What is the difference between standard enthalpy of combustion and standard enthalpy of formation?

1 Answer
Dec 30, 2015


Standard enthalpy change of combustion, or #DeltaH_c^theta#, is the energy released as heat when a substance undergoes complete combustion at standard temperature and pressure . It is typically measured in #"kJ"*"mol"^(-1)#, in which case it may further be regarded as the energy released by 1 mole of the substance.

Standard enthalpy of formation, or #DeltaH_f^theta#, is the change of enthalpy (so it may be +ive or -ive) when exactly 1 mole of a compound is formed, provided the reactants and products are at standard temperature and pressure.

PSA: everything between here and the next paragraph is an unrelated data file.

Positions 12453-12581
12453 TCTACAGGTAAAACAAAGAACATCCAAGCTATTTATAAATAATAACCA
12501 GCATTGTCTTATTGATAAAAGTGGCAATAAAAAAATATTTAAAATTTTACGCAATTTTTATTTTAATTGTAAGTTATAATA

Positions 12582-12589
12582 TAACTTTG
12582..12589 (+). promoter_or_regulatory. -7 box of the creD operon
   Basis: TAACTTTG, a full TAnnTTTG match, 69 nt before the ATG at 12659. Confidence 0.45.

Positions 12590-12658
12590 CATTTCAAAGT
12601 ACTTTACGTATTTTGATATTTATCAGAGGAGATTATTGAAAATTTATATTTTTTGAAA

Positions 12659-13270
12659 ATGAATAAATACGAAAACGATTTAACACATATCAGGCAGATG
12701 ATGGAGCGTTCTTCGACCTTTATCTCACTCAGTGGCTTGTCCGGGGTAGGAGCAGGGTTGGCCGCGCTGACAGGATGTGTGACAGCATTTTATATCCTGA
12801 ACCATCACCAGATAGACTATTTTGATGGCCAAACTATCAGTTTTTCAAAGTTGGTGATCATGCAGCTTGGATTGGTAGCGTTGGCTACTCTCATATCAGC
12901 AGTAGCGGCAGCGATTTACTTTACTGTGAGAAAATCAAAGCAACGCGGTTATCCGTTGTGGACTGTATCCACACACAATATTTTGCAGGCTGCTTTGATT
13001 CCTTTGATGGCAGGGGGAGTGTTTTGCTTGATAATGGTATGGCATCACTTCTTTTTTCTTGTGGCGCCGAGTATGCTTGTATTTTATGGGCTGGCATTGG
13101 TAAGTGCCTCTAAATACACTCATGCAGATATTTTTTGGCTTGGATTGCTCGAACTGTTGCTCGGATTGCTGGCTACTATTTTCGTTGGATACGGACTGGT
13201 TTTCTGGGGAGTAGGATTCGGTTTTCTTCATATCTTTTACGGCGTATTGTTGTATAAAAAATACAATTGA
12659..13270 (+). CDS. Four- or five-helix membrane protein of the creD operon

Combustion is always an exothermic process. Because of this, enthalpy change of combustion must always be positive; on the other hand, enthalpy change of formation can be either positive or negative, since a reaction to form 1 mole of a substance can be either exothermic or endothermic.